In January, I went to water aerobics for the first time in years. High impact exercise has been causing me some knee pain, and I was looking for a way to get intense aerobic exercise without injuring myself. Back in my twenties, I took water aerobics three days a week. That class made me strong while being gentle on all my joints, so it made sense to try it again. That first morning, I got up extra early, anxious that I would be late, not have the right equipment, or otherwise look stupid. As soon as I was in the water, I stopped worrying about what others thought of me, and I started making judgments about everyone in the class. I want to blame this on a friend who recently told me that water aerobics was just a bunch of lazy old ladies floating in the pool. I want to believe that I wouldn’t have jumped to conclusions about complete strangers so quickly if I hadn’t been pre-programmed. But I know myself better than that.
The pool at my current gym is much bigger than the one I worked out in back in the dark ages, so there’s plenty of room for the class to spread out. As a result, there seem to be clusters of people sprinkled about. Down in the deep end, I saw a group of women who looked like they were just floating there. I couldn’t tell if they were doing any of the exercises and it was easy to think they’d just strapped on a floatation belt so they could hang out for an hour and tell their doctors they were attending classes.
Another group of women who were closer to the teacher were definitely moving, although not all that fast. They had a non-stop conversation going on and often turned away from the teacher so they could hear each other’s gossip. I don’t know how they managed to keep up, because it was hard enough to hear the teacher over the music and the splashing without holding a conversation at the same time.
The last group was the handful of teacher’s pets — my group. We were closest to the teacher and dutifully followed instructions. When she said, “Faster!”, we did our best. We made waves, splashed, and got red in the face. Before class was over, I realized I was sweating in the pool and remembered that yes, water aerobics can be a great workout.
Despite the intense exercise, I was able to look around and think awful things about other people. Why weren’t they working harder? Didn’t they want to be strong and healthy? What a bunch of lazy, gossipy bums! If they weren’t going to do what the instructor said, they should just stay home. I was a good student. I paid attention. I was working out the right way.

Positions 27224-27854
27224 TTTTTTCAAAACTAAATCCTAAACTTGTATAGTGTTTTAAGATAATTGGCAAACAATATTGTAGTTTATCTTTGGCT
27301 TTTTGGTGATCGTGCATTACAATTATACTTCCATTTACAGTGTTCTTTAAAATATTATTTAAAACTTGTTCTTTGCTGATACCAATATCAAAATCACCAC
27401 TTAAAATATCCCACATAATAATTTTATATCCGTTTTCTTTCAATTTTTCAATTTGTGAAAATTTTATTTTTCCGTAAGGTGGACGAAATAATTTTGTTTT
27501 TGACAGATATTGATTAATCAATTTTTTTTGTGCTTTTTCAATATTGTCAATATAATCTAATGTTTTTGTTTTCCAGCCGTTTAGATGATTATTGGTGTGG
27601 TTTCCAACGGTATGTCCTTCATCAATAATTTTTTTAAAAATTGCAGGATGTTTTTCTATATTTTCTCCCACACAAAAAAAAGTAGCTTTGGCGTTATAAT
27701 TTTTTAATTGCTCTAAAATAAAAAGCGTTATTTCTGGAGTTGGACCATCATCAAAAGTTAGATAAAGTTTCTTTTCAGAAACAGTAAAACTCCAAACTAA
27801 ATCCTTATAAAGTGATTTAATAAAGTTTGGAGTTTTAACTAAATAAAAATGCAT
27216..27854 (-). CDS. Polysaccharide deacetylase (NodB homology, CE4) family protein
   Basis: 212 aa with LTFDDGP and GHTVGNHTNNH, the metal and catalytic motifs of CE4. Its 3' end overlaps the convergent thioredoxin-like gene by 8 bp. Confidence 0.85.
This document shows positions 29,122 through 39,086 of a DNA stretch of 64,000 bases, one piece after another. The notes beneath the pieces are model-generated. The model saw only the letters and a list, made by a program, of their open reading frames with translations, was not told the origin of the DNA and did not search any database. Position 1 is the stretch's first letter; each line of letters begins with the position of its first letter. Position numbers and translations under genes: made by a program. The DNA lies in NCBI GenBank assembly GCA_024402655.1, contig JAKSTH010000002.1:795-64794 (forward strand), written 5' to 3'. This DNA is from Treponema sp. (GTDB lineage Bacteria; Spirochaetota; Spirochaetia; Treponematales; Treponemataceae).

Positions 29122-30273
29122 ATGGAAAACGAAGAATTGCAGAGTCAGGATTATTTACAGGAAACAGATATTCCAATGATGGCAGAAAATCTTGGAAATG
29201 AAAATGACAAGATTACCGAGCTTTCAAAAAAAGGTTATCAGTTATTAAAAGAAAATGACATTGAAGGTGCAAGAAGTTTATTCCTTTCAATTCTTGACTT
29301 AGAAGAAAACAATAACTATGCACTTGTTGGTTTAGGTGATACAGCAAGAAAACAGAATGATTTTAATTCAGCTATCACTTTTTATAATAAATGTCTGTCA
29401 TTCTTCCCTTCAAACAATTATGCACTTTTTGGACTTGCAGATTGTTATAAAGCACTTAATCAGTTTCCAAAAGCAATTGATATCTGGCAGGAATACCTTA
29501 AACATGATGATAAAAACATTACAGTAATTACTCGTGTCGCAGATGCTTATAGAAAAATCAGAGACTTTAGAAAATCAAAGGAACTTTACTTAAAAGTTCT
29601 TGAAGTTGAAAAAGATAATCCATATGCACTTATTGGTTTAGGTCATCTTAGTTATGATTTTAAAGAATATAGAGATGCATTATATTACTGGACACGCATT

Then the instructor had us do a side kick. The very first one made my knee twinge, and I had to stop. I tried smaller motions, but that wasn’t enough. I just couldn’t do what we were supposed to be doing. I switched to a jog and waited for the next movement to come along. I lost my perfect student status and was humbled. I wasn’t better than everyone else. I was human, just like them.
When I looked around the class again, I saw everyone with new eyes. The women in the deep end had bad knees and hips. They were moving when they could, how they could, without hurting their joints further. The women who were talking had found a way to work out that they enjoyed. The teacher’s pets were obviously serious about getting everything they could out of the workout, but I think that was true of everyone in the pool. Some of us had more limitations than others. We were all adjusting the workout to our fitness level and what our bodies could handle. We were all doing it right.
Why do I bring this up? Because I’ve been thinking about compassion lately. My tendency to make assumptions about others, especially judgments about them, is a huge obstacle to my ability to feel compassion for others. Judgment leads to dismissal and scorn. If I think the women in the deep end are there because they are lazy, I ignore the fact that they got up early, drove to the gym, put on a swimsuit, and got in the pool on a winter morning. They could have stayed in bed. When I think they aren’t doing it right, I assume I know what’s best for them even though we are complete strangers. I don’t know their bodies, their struggles, their needs. I am still figuring out mine.
Compassion is on my mind because of Yvonne Spence who is behind the 1000 Voices Speak for Compassion movement. Disturbed by the constant news of violent acts around the world, she started blogging about compassion and asking others to join her. Her dream of a world where people are kind to one another is my dream, and I know that if I want to change the world, I have to start with myself.
I want to see other people clearly, with a kind and loving heart, not with a harsh, judgmental one. Letting go of the illusion that I know what is best for other people and focusing instead on what’s best for me is a good first step.
For bloggers who are interested in posting about compassion, you can read about Yvonne’s inspiration on her blog and join her Facebook group 1000 Voices Speak for Compassion. (By the way, she already has more than 1000 bloggers signed up. Wouldn’t it be wonderful if 10000 Voices Speak for Compassion?)